The New York Post headline read: "Could You Spend $500 on Food at This Bodega? A Welfare Recipient Claimed To!" A few days later, another headline: "Welfare Recipients Take Out Cash at Strip Clubs, Liquor Stores and X-Rated Shops." "They're on the dole - and watching the pole," wrote the Post. "Welfare recipients took out cash at bars, liquor stores, X-rated video shops, hookah parlors and even strip clubs - where they presumably spent their taxpayer money on lap dances rather than diapers."
The "ivory tower" of academia has become overshadowed by a new edifice on campus that is reaching ridiculous heights: The tower of mammon.
In the "Star Trek" movies, San Francisco serves as headquarters of Starfleet Command. This cracks me up to no end, as I cannot imagine the Board of Supervisors approving construction of Starfleet Academy or the oddly shaped high-rises you see in the background. And if City Hall somehow did approve the project, you know there'd be some ballot measure to kill the deal. The grounds could be endless: No photon torpedoes. Too many techies already. What about affordable housing?
My guess is that Rep. Paul Ryan, the Republican Party's highly touted budget guru, doesn't have a very tight grip on the concept of irony.
If the Rev. Al Sharpton, the bigoted, anti-Semitic, non-tax paying race-hustling poverty pimp, had any credibility left, it just vanished.
Let's review the rap sheet of Wall Street banks: defrauding investors, cheating homeowners, money laundering, rigging markets, tax evasion, credit card ripoffs… and so sickeningly much more.
As I walked into the pharmacy, the technician who has kept track of all of my prescriptions for years was on an endless call trying to figure out who is going to deliver her baby and where.
Millions of Americans file their federal income tax returns by April 15 each year with no idea what the government actually does with all that money.
Nevada cattle rancher Cliven Bundy and his well-armed supporters forced the well-armed federal government to back down and return Bundy's seized cows - which were seized because Bundy, 67, stopped paying grazing fees in 1993. How does anyone get the government to back down?
On our TV talk shows and op-ed pages, and in our think tanks here, there is rising alarm over events abroad. And President Obama is widely blamed for the perceived decline in worldwide respect for the United States.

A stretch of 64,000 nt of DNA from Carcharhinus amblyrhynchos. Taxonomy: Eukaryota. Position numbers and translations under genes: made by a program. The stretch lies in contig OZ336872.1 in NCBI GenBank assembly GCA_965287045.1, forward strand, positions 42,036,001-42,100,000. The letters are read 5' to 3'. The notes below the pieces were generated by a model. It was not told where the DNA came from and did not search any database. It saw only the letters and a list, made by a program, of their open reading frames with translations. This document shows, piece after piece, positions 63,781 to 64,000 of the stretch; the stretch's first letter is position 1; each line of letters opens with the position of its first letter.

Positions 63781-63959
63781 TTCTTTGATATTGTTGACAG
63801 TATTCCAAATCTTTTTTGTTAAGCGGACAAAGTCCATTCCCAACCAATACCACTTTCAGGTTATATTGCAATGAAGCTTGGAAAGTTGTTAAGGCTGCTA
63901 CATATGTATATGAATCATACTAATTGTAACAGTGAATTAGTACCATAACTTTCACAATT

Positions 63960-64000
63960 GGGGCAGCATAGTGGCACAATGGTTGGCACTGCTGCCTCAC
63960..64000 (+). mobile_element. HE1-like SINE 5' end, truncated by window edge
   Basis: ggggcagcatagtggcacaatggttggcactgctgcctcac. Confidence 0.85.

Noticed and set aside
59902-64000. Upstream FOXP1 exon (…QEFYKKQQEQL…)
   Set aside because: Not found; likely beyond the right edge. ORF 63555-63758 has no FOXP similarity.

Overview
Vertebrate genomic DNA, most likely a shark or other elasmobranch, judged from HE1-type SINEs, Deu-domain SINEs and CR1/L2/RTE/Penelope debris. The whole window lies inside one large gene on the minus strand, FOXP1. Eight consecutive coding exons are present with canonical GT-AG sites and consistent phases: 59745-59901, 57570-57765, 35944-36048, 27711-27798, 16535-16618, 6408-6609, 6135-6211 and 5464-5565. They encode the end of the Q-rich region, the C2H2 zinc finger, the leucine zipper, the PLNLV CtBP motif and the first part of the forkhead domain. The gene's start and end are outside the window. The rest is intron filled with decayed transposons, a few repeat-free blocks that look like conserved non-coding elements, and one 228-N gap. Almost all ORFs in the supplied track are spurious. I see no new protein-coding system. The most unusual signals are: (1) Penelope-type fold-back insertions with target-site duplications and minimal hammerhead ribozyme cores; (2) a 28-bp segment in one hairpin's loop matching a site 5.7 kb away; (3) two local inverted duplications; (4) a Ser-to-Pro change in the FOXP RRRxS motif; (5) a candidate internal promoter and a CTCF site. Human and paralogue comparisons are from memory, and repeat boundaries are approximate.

On April 1, Washington Mayor Vincent Gray was denied a second term, defeated in the primary by upstart city councilwoman Muriel Bowser. The beginning of the end came on March 10, when U.S. Attorney Ronald Machen struck a plea bargain with a wealthy businessman who confessed he'd spent $668,000 on an illegal "shadow campaign" to fund get-out-the-vote efforts that helped Gray win the mayoral office in 2010.
The Social Security Disability Insurance program is in big trouble. In 2016, the program's trust fund is expected to run out of money. When that happens, there will be "large across-the-board cuts for all beneficiaries," warn James Lankford, the Republican chairman of the House subcommittee that oversees entitlements, and Jackie Speier, the subcommittee's ranking Democrat. Those cuts will be painful for the "truly disabled," whom the system originally was designed to serve.
I know I shouldn't be, but I am shocked by Americans' laziness.
"There is a gay mafia," said Bill Maher, "if you cross them you do get whacked."
On a recent morning, after checking news reports, I thought: What a freaky news day.
Billionaires are exploiting a tax break to pass their fortunes along to their heirs and laying the groundwork for dynasties.
It has been more than 40 years since the United States Supreme Court held in Roe v. Wade that a woman, in consultation with her physician, has the right to decide whether to have a child in the early months of pregnancy.